Saturday, September 25, 2021

Review of "The Wit & Wisdom of Archie Bunker," by Norman Lear

 Review of

The Wit & Wisdom of Archie Bunker, by Norman Lear

Five out of five stars

Cutting edge humor with a social bite

 It is impossible to overstate how revolutionary the television show “All In the Family” was when it debuted 1971. Until that time, families and their internal dynamics were portrayed as sweet and innocent, none of the darker aspects of the world ever appeared in pure form. Some shows, such as the “Star Trek” original series, dealt with topics such as racism, but only in a limited way.

 “All In the Family” took on the dirty aspects of the social strata of the United States, confronting them in a head-on manner. The two main antagonists were the reactionary Archie Bunker and his liberal son in law Michael Stivic,  they were constantly at odds over current and past events. Michael was a student and married to Archie’s daughter Gloria, the two of them lived with Archie and his wife Edith.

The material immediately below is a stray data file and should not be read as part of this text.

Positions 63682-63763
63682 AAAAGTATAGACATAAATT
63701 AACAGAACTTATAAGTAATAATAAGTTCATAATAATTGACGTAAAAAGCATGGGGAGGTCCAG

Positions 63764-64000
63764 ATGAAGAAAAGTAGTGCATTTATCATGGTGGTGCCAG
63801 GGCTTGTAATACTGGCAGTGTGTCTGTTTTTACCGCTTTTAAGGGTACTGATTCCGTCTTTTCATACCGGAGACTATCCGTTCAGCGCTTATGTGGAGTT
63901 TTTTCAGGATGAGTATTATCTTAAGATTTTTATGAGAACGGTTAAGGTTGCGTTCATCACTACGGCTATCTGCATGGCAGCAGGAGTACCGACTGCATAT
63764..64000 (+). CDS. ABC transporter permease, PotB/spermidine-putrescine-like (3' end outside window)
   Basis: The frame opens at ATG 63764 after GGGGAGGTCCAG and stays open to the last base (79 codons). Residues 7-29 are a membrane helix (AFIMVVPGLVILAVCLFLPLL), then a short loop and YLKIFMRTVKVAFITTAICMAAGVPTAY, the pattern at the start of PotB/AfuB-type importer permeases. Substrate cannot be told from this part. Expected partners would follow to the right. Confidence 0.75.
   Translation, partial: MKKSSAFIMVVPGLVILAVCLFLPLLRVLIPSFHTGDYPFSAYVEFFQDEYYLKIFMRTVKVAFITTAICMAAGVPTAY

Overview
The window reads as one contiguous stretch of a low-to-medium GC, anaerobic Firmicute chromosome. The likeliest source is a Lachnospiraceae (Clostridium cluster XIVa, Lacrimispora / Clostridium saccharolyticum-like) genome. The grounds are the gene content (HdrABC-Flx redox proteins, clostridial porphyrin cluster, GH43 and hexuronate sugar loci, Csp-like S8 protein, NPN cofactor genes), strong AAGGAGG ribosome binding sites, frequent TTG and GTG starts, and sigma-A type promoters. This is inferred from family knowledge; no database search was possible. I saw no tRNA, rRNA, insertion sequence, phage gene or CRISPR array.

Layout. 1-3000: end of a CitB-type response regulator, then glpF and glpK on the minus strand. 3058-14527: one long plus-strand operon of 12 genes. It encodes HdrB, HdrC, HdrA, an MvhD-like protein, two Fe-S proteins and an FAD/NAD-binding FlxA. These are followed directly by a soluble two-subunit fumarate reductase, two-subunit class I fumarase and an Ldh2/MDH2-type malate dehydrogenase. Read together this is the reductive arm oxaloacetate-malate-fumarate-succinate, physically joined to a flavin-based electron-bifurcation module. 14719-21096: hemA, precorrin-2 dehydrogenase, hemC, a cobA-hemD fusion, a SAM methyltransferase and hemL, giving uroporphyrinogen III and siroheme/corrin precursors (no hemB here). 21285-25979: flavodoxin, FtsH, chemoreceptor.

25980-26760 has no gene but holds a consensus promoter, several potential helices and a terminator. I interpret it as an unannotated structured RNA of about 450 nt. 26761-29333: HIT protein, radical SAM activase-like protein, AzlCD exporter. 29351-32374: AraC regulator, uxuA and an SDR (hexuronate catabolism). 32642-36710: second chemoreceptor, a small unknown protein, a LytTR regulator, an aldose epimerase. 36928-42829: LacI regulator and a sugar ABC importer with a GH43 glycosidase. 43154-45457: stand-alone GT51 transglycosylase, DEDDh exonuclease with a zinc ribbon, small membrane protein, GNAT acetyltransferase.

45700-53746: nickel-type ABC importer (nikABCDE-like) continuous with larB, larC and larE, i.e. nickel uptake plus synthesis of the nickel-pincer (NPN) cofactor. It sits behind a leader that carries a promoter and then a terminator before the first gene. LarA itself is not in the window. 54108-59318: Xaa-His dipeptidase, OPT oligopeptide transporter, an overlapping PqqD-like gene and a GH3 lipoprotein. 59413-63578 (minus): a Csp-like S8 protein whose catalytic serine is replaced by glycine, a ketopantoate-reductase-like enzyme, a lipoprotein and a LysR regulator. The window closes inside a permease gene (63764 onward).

Like all great sit-coms, the show was made by the very high quality of the writing, including the chopping up of the English language. As a working class man, Archie was not very well educated, so his speech can be infused with well-meaning blunders. That is the basis for most of this book.

 Some of the hardest material to write is the wrong thing said in the right way. Archie was constantly fracturing the English language, yet it was done in a way that was often hilarious. The lines in this book are classic in the art of quality writing for television. They demonstrate genius in action that appears to be the utterings of a man that has many nasty opinions about others and embodies many of the things that were wrong in the United States of the early seventies.

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